Wednesday, April 20, 2016

Administration Proposes 'Bold' Climate Rule for Highways

Emissions of Greenhouse Gases by Sector (Credit: Click to Enlarge.
The Federal Highway Administration is considering measuring the success of state and local transportation projects by their greenhouse gas emissions.

FHWA asked for feedback on establishing the climate metric in a proposed rule establishing new performance standards for transportation projects receiving federal dollars.  If finalized, it would be the first-ever requirement for all state and local transportation officials to tally and report their carbon pollution.

"It's a bold move by the secretary to include carbon pollution in the rule and it's also eminently reasonable," said Deron Lovaas, senior policy adviser on energy efficiency and transportation at the Natural Resources Defense Council.  "Expecting planners to think about air quality and health goes to the heart of what it means to plan, so this is a promising first step."

The 423-page document includes six pages on greenhouse gas emissions, and even there, the idea is floated rather than concrete.  FHWA asked a series of questions to determine whether or not it should include a carbon dioxide measure in the final rule, expected at the end of the year. The agency said the unit for the metric would probably be annual tons of CO2 from on-road mobile sources, but it didn't say whether upstream emissions from vehicle manufacturing or construction and maintenance emissions would be covered.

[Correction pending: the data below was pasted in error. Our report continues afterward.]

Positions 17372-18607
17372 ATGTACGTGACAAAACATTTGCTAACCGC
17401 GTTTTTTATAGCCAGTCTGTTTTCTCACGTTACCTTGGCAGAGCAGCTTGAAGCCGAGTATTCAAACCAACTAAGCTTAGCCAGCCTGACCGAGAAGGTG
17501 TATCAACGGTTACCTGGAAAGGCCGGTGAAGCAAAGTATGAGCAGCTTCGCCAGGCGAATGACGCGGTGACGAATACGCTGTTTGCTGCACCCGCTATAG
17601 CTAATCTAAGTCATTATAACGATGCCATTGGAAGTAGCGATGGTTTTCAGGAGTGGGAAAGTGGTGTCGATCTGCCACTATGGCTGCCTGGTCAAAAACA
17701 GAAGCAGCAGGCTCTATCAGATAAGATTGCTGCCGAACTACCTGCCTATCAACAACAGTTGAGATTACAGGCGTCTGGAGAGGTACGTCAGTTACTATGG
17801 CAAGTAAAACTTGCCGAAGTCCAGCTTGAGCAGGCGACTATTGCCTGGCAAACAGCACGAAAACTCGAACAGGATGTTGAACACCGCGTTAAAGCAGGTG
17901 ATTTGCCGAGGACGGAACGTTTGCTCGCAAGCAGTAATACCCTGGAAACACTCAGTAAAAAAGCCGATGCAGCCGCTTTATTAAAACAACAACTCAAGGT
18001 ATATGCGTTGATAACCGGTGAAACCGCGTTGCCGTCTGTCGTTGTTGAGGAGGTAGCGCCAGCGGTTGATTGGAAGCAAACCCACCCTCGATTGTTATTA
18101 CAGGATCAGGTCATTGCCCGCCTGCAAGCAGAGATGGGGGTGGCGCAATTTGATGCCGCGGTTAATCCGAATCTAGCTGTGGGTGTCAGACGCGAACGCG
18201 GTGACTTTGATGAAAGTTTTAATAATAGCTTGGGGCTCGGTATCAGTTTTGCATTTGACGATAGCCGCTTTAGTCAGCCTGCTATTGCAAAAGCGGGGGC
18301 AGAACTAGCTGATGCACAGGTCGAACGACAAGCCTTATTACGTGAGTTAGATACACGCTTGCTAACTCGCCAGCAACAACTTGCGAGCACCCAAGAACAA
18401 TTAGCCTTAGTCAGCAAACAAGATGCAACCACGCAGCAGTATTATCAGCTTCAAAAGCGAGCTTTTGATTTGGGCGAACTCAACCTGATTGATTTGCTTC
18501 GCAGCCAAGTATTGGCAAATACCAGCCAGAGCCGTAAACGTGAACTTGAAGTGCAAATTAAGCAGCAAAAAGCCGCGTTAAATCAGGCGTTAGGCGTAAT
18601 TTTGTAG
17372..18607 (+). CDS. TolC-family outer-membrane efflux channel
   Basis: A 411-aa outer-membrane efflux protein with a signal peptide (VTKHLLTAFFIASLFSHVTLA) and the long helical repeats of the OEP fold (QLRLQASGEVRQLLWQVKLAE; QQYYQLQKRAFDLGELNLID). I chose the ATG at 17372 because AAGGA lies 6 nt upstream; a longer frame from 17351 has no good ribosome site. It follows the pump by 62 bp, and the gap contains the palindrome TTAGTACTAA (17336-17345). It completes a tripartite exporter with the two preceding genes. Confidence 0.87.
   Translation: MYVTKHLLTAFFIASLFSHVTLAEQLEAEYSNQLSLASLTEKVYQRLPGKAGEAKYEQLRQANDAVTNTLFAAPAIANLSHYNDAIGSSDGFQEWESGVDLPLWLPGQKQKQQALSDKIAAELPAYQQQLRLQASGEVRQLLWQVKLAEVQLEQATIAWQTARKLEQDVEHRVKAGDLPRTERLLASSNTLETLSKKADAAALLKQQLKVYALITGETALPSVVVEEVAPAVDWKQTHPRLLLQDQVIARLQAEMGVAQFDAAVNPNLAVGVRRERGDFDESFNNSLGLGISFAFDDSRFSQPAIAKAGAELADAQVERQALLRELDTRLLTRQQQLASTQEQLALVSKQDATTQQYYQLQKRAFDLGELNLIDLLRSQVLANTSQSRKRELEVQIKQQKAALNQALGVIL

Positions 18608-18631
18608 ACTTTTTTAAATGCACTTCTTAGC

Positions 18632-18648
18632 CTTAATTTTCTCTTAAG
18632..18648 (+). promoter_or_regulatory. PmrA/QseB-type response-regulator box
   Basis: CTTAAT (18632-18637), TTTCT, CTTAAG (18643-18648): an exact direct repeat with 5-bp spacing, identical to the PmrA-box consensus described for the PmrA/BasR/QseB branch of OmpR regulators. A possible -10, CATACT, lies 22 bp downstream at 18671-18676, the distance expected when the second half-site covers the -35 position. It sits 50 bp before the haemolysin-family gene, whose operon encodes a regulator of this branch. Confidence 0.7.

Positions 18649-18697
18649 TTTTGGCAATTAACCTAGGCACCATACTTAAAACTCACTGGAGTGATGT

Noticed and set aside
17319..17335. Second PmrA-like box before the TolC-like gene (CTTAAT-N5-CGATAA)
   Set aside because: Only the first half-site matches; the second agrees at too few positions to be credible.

Transportation accounts for 26 percent of the country's greenhouse gas emissions.  On-road vehicles, both light-duty and heavy-duty, contribute more than 80 percent of that share.

Several states and cities already account for greenhouse gas emissions in their transportation planning. FHWA has previously developed some tools, including a handbook and a model, to encourage more state departments of transportation and metropolitan planning organizations to do the same.  But "FHWA recognizes that more will be needed to meet the U.S. climate goals," including international commitments to cut emissions, according to the proposal.

The proposed rule fulfills a requirement of the 2012 Moving Ahead for Progress in the 21st Century Act (MAP-21), which sought to create new ways to measure the success of transportation projects.  Carbon pollution would join other metrics proposed by FHWA, like congestion, freight movement improvement, pavement condition, and fatalities and injuries.

"What's attractive here is they're kind of taking transportation out of its box and connecting it to other goals and measures," said Robert Puentes, director of the Eno Center for Transportation. "Everybody says transportation is a means to an end; well, here is the end, whether it's connecting people to economic opportunity or cleaning the environment."

Having the carbon emissions measure in place could spur vehicle electrification and development of rail and bus rapid transit.  Other things that could be affected are road pricing to decrease congestion or housing development decisions, said Lovaas.

Read more at Administration Proposes 'Bold' Climate Rule for Highways

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